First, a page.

Many thanks again to Scott and Andrei for popularizing and demonstrating the need for these features and the form they could take in the standard.

I also presented my atomic smart pointers proposal, for atomic versions of unique_ptr, shared_ptr, and weak_ptr. These were accepted by the Concurrency subgroup (SG1), approved by the Library Evolution Group, and received initial wording review in the core Library Working Group. Hopefully this paper, or a minor update, will be ready to be adopted into the Concurrency TS at our next meeting in May.

Finally, I had proposed allowing a return statement to be allowed to call explicit constructors, and at our summer meeting in Rapperswil the Evolution Working Group agreed with allowing the syntax “return { /* whatever */ };” to invoke explicit constructors, and I got to final wording in the Core Working Group which is the last stage before it is brought before the full committee for approval. However, because this proved to be controversial in the larger group, I voluntarily withdrew the proposal – at least for the time being, and I don’t currently plan to bring it forward again.

Evening sessions

We had five evening sessions on specific topics of broad interest. Most were attended by a majority of the full committee.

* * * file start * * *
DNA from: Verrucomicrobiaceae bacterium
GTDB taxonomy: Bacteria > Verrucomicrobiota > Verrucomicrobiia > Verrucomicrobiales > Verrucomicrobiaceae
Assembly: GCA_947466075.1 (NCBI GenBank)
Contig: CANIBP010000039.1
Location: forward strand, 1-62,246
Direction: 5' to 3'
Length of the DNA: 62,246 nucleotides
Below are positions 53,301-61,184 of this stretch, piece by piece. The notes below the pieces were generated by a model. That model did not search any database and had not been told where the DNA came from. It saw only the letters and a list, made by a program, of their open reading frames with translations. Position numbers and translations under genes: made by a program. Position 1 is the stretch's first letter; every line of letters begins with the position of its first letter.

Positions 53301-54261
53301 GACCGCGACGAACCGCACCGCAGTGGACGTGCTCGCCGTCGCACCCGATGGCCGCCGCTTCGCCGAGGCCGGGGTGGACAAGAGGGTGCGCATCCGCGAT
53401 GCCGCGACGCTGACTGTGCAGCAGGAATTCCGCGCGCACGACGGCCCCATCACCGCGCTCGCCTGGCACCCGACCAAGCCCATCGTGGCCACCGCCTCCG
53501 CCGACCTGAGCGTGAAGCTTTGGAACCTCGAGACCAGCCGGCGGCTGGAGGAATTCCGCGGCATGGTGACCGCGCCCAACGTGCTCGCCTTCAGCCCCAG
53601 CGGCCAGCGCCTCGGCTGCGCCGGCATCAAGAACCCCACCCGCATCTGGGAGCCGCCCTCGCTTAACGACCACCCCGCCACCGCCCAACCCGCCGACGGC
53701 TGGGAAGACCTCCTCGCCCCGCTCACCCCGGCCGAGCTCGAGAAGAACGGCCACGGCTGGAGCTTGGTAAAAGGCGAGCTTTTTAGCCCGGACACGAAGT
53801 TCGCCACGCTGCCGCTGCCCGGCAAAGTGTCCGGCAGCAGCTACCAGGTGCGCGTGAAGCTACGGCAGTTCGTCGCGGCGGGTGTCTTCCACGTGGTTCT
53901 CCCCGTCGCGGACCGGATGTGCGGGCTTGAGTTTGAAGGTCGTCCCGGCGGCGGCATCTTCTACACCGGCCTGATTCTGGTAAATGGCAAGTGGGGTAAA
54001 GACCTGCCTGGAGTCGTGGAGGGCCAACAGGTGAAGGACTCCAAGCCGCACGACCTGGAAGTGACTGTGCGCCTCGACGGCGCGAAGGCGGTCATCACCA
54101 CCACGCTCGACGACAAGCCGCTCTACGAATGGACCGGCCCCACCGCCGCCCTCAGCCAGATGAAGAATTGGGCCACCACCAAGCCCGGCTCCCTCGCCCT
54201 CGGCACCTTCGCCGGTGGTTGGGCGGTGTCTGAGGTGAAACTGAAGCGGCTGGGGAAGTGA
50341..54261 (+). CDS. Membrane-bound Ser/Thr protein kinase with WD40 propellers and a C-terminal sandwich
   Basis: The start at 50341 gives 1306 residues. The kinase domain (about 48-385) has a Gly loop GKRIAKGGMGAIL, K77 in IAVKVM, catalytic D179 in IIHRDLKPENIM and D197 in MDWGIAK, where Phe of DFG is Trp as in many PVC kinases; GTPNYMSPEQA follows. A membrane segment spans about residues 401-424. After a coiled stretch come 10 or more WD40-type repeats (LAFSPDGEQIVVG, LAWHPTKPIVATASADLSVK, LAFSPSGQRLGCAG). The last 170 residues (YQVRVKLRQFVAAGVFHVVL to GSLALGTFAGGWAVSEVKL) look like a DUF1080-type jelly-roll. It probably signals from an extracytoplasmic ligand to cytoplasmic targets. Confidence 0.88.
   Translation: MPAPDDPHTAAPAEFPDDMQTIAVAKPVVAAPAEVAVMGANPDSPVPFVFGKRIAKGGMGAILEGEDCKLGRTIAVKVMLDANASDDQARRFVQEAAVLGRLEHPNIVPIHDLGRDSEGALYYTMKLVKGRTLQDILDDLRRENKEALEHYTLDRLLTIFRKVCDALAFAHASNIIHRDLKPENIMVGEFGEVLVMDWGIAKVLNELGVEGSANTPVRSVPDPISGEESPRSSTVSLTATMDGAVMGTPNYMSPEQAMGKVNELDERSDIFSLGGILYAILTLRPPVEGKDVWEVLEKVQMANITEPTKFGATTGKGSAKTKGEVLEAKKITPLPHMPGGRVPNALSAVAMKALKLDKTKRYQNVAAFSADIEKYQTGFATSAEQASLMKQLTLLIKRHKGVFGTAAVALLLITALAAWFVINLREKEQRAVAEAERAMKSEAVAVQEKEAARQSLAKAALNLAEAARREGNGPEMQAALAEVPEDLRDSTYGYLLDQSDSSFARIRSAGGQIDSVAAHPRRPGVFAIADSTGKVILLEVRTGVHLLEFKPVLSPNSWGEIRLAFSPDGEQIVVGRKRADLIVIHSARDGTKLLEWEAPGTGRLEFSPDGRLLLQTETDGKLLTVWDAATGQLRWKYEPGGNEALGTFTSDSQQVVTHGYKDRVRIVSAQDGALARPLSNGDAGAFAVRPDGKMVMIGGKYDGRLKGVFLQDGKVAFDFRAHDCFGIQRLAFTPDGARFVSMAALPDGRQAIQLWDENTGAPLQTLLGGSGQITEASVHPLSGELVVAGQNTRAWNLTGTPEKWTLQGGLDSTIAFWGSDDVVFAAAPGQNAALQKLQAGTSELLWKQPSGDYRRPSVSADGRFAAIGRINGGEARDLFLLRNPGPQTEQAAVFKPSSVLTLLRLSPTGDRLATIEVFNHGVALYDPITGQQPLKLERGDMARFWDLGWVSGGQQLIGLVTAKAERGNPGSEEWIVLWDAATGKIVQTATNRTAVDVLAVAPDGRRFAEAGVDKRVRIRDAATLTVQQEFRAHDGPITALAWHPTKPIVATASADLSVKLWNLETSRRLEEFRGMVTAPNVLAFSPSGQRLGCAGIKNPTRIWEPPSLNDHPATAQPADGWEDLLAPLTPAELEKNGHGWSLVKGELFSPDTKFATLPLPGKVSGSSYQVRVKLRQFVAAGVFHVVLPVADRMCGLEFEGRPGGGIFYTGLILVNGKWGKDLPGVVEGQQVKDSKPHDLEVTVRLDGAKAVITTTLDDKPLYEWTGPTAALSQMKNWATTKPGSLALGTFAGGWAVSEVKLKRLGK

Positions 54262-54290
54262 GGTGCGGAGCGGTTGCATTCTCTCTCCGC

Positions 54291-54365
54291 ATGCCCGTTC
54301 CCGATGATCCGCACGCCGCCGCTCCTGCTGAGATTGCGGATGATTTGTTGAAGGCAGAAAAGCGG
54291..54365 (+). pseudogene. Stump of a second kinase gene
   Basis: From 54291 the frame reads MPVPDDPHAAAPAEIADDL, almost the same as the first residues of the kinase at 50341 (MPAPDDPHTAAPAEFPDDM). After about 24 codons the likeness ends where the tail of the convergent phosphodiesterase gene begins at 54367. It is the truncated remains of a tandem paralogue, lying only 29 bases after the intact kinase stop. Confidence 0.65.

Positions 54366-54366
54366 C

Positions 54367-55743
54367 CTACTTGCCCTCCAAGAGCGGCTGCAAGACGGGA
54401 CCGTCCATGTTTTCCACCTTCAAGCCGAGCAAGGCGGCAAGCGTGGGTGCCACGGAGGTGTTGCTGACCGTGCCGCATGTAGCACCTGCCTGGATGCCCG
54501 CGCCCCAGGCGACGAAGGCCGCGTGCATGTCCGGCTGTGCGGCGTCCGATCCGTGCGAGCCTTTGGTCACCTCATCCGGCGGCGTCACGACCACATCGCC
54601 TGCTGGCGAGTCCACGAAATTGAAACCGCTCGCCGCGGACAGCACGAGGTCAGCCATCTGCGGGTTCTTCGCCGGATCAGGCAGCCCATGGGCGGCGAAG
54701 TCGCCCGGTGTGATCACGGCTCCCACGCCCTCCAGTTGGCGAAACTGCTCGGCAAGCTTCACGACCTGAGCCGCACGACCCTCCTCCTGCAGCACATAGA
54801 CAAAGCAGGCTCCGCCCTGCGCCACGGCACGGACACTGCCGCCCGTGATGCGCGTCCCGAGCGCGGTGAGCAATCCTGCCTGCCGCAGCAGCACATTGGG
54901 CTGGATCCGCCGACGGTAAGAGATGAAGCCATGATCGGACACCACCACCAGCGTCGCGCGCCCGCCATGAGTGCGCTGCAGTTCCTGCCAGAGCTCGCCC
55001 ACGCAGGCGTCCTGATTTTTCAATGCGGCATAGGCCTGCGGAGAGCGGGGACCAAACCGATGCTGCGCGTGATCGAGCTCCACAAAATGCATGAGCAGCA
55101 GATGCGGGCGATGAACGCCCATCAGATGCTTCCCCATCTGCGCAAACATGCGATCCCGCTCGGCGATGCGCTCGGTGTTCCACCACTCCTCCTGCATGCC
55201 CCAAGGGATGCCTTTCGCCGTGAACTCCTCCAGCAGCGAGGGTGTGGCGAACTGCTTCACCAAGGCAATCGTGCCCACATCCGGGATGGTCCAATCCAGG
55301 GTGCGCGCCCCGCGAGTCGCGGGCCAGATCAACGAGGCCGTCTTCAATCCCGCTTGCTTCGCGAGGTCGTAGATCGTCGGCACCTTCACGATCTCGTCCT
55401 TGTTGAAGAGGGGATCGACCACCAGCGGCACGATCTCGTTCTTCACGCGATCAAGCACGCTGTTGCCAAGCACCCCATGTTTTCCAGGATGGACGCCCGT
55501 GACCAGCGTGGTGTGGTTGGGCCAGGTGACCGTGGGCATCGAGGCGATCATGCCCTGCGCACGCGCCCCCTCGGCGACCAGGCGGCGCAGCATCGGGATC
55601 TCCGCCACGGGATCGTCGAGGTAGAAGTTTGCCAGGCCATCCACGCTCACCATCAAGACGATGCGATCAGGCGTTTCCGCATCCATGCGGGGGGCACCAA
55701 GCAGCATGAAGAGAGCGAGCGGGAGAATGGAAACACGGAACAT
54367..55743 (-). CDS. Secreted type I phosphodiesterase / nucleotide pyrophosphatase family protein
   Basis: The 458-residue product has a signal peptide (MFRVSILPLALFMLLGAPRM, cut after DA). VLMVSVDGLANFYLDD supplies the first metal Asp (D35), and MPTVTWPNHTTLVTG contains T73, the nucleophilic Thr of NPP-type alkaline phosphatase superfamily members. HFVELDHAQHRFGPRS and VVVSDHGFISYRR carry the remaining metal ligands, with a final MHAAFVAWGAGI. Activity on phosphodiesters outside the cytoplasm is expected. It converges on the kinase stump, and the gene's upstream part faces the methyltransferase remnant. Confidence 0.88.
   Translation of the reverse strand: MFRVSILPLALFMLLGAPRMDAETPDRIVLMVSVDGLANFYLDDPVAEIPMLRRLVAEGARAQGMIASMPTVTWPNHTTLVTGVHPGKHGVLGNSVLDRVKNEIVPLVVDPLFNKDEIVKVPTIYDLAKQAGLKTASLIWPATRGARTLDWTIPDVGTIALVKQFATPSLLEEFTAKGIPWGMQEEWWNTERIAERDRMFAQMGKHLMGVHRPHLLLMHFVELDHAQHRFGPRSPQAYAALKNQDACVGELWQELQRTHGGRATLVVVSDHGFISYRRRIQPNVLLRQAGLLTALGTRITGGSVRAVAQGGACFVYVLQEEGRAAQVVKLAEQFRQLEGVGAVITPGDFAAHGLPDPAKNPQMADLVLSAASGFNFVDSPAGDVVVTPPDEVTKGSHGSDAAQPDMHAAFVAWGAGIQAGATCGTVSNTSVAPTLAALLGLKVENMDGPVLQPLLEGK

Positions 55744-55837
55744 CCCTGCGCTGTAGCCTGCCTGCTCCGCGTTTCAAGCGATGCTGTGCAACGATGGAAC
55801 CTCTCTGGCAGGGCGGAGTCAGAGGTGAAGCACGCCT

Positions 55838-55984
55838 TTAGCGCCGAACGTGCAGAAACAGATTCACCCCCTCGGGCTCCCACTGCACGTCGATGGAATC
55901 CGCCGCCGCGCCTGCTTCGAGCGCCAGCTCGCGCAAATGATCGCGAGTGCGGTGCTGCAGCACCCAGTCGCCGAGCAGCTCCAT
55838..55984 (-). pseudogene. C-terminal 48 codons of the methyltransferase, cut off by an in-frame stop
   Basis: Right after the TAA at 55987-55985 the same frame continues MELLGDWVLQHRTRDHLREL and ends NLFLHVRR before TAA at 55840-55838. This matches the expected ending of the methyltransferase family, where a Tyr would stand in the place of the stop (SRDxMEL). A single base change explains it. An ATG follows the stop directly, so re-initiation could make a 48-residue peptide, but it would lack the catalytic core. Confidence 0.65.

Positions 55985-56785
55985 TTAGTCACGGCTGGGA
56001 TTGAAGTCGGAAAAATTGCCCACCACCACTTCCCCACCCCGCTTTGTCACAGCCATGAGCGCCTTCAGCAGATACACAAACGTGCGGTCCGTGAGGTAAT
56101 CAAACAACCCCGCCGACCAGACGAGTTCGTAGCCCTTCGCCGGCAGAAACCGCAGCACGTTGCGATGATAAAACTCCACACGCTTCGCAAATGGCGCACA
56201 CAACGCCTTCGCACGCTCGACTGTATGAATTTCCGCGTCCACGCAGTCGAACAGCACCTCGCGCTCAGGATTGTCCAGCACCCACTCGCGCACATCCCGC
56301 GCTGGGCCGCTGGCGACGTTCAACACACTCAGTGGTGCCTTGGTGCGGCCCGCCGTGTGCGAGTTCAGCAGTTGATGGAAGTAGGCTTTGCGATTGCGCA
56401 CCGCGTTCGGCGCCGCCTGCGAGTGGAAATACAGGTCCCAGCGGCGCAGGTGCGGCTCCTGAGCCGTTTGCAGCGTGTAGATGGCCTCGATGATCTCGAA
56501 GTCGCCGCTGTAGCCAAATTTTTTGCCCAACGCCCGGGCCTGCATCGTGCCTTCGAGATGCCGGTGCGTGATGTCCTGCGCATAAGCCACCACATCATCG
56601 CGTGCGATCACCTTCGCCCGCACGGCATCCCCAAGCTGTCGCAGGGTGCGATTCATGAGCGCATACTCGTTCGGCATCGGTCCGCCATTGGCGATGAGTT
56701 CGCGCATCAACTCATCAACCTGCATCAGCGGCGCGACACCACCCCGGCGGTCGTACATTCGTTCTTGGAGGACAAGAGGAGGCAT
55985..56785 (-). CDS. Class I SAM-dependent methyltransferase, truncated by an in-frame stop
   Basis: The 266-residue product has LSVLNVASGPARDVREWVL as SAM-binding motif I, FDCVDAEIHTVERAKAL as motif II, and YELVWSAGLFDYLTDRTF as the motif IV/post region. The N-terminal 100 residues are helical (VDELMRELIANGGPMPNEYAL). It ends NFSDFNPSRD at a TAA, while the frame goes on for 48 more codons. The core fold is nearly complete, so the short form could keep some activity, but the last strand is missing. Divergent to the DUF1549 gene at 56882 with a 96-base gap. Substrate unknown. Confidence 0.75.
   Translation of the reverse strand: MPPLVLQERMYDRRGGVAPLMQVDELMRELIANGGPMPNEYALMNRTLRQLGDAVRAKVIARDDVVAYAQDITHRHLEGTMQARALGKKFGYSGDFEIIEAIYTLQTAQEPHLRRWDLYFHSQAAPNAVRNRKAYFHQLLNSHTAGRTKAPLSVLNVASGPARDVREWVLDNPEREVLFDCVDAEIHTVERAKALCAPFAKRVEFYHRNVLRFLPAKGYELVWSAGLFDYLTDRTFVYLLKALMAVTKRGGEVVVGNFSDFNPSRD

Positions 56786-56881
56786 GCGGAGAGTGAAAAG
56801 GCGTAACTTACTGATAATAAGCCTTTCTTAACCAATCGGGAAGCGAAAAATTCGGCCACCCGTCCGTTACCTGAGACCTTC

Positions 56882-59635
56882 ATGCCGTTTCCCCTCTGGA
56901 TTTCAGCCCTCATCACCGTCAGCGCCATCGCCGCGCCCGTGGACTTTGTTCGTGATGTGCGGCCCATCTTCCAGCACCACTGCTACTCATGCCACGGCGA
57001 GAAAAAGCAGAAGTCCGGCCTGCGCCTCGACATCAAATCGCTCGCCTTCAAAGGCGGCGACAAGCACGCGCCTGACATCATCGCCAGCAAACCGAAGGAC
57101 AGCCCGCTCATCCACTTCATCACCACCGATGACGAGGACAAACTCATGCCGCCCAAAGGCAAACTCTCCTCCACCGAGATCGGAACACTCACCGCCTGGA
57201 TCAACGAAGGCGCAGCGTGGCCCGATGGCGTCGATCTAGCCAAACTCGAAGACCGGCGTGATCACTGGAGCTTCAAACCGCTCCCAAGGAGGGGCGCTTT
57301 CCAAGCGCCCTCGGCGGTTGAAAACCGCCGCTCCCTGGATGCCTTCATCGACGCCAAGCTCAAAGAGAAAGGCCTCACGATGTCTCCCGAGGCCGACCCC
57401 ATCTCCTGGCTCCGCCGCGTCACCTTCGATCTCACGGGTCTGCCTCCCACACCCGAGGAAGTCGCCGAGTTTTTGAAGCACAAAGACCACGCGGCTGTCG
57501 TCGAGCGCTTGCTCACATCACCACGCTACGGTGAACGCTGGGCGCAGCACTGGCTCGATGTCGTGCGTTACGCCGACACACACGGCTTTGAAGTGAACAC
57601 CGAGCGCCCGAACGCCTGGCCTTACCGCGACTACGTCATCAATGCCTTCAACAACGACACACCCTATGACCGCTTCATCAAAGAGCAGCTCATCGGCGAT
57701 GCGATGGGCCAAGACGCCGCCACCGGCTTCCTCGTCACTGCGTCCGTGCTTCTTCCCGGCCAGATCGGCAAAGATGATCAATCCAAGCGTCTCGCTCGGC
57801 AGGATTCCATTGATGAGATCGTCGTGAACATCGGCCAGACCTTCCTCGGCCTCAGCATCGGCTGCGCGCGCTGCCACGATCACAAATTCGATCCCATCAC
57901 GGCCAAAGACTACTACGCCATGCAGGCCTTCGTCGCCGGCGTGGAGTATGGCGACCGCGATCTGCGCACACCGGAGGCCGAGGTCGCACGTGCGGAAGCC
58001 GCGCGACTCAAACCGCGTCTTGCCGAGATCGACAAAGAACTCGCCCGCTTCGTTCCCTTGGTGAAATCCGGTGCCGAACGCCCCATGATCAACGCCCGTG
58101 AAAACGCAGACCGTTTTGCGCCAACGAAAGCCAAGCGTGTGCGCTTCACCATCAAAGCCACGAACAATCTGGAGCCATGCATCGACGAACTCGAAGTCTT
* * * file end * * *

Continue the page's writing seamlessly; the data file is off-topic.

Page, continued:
On Monday evening, most of the committee spent three hours on coroutines and fibers. There were three major concurrency proposals related to smaller-than-thread concurrency such as resumable functions. At the end, the group expressed a strong direction to pursue coroutines and fibers (as strawman names) as distinct concurrency primitives, in addition to threads. Broadly, the key distinction is that a fiber enables cooperative scheduling of multiple stacks within a thread – that is, a fiber is a unit of work smaller than a thread but with its own stack, and that can be assigned to run on a thread; whereas a coroutine is an ultra-lightweight unit of work that is smaller still and does not have its own stack.

On Tuesday evening, we spent another three hours on contracts – preconditions, postconditions, and invariants. The group gave some direction on preferred directions and we expect to see updated proposal(s) for our next meeting.